August 11, 2015
Succession planning is often a difficult journey for farming families in Australia and New Zealand – the very idea of ‘sharing the helm’ or let alone seeing a change in captain can be a challenging concept for farmers to face, according to Rabobank.
In its latest report, ‘Farm Succession Planning: Navigating the seas of change’,
the specialist agricultural lender Rabobank delves into the complex nature of family farm business succession, highlighting the importance of starting the process early to adequately map out a strategy and approach to manage expectations of all parties involved.
Rabobank commodity analyst and report co-author Emma Higgins says that honest conversations regarding profitability, expectations and visions for both the family and business pose as challenges when it comes to approaching succession.
“For existing farmers, the idea of initiating these discussions and handing over the helm can sometimes be overwhelming and complex – many are leaving it too late which can cause more significant issues to arise later on,” Ms Higgins said.
“Simply delaying succession conversations and ‘hoping for the best’ is an incredibly risky strategy for the business and family unit. Delay in itself becomes a problem in that the more time passes, the more succession options become restricted, further exacerbating stresses and difficulties in the family.”
The Rabobank report highlights that building and maintaining a viable business and understanding the financial reality of the family farm is critical.
Rabobank’s succession manager Kim Lee says a robust balance sheet and adequate cash flow are required to ensure career, work opportunities and retirement goals can coexist and meet the needs of all financially reliant on the business, before any new family members are offered the opportunity to work in the business.
“Conversations around profitability can be off-putting and further complicated by the strong emotional ties that accompany the intense financial scrutiny that a generation’s efforts are subjected to,” she says.
Keeping the next generation interested in agriculture
Ms Lee says that opportunities created from planned business strategy allow pathways for the next generation in agriculture – such as share farming, leasing arrangements, family loans or equity partnerships – and they create the building blocks of equity and experience for the next generation.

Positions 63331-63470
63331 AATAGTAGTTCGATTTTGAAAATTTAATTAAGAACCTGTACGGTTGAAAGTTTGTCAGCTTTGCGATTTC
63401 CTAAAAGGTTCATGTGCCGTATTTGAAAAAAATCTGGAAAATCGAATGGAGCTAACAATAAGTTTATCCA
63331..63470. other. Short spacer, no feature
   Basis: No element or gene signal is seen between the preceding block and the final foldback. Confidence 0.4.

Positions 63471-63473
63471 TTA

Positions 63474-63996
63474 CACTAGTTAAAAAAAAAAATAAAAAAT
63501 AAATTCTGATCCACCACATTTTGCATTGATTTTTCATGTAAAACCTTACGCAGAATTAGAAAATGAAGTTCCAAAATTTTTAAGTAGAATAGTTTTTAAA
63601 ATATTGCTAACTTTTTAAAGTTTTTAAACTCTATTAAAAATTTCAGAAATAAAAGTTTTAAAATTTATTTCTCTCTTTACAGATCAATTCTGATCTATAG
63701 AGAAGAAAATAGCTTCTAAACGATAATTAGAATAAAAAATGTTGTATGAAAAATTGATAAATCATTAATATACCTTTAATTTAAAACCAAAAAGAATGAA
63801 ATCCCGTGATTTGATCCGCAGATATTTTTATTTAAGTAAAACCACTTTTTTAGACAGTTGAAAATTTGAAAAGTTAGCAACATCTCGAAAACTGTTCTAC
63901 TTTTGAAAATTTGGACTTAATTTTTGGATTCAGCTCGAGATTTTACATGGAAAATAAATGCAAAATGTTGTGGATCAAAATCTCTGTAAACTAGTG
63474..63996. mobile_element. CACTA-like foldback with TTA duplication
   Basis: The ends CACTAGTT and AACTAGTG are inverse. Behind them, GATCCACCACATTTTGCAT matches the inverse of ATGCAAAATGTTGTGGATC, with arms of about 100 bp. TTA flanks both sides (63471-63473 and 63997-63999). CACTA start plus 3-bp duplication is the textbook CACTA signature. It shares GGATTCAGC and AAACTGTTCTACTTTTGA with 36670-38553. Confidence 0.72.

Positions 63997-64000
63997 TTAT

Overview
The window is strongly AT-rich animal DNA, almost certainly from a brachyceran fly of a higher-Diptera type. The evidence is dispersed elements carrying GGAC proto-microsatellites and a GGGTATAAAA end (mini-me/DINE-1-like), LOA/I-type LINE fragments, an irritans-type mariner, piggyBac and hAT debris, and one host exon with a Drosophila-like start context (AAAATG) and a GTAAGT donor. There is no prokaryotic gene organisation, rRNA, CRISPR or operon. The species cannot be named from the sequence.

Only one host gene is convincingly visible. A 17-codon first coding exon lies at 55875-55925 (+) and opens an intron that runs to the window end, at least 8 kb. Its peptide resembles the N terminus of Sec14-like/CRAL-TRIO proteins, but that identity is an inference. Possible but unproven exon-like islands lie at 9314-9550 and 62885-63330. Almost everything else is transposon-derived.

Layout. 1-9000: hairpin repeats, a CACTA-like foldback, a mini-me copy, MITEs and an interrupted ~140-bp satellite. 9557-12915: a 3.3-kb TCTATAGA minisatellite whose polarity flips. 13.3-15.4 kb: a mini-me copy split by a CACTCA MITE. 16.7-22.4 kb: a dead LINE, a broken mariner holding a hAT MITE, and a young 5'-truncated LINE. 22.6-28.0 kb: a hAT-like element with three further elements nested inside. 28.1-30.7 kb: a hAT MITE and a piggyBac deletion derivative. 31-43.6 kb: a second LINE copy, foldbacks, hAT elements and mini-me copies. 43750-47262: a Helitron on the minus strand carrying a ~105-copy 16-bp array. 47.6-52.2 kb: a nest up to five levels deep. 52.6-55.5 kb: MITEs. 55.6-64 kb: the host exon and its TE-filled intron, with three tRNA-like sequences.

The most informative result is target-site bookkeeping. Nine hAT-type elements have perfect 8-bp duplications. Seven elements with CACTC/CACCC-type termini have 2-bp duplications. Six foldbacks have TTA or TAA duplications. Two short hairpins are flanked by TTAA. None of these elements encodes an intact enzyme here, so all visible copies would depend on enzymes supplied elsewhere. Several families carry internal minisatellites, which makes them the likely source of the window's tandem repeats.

“Having ‘skin in the game’ demonstrates commitment and generates additional motivation for new farmers, along with creating new options to expand the business,” she says.
“In addition, a win-win situation can arise for both parties – creating a role for the next generation in the family business can bring about a sense of achievement. A sense of value for the current generation is retained, and it provides the legacy of the family farm to the next generation.”
Ms Lee is one of Rabobank’s succession planning facilitators and has extensive experience in working with rural farming families to achieve personal, family and financial benefits for each generation.
Rabobank Australia & New Zealand is a part of the international Rabobank Group, the world's leading specialist in food and agribusiness banking. Rabobank has more than 115 years' experience providing customised banking and finance solutions to businesses involved in all aspects of food and agribusiness. Rabobank is structured as a cooperative and operates in 41 countries, servicing the needs of approximately 10 million clients worldwide through a network of more than 1600 offices and branches. Rabobank Australia & New Zealand is one of Australasia's leading rural lenders and a significant provider of business and corporate banking and financial services to the region's food and agribusiness sector. The bank has 94 branches throughout Australia and New Zealand.
Rabobank Australia & New Zealand
Phone: 02 8115 2744 or 0439 603 525
Rabobank Australia & New Zealand
Phone: 07 3115 1832 or 0418 216 103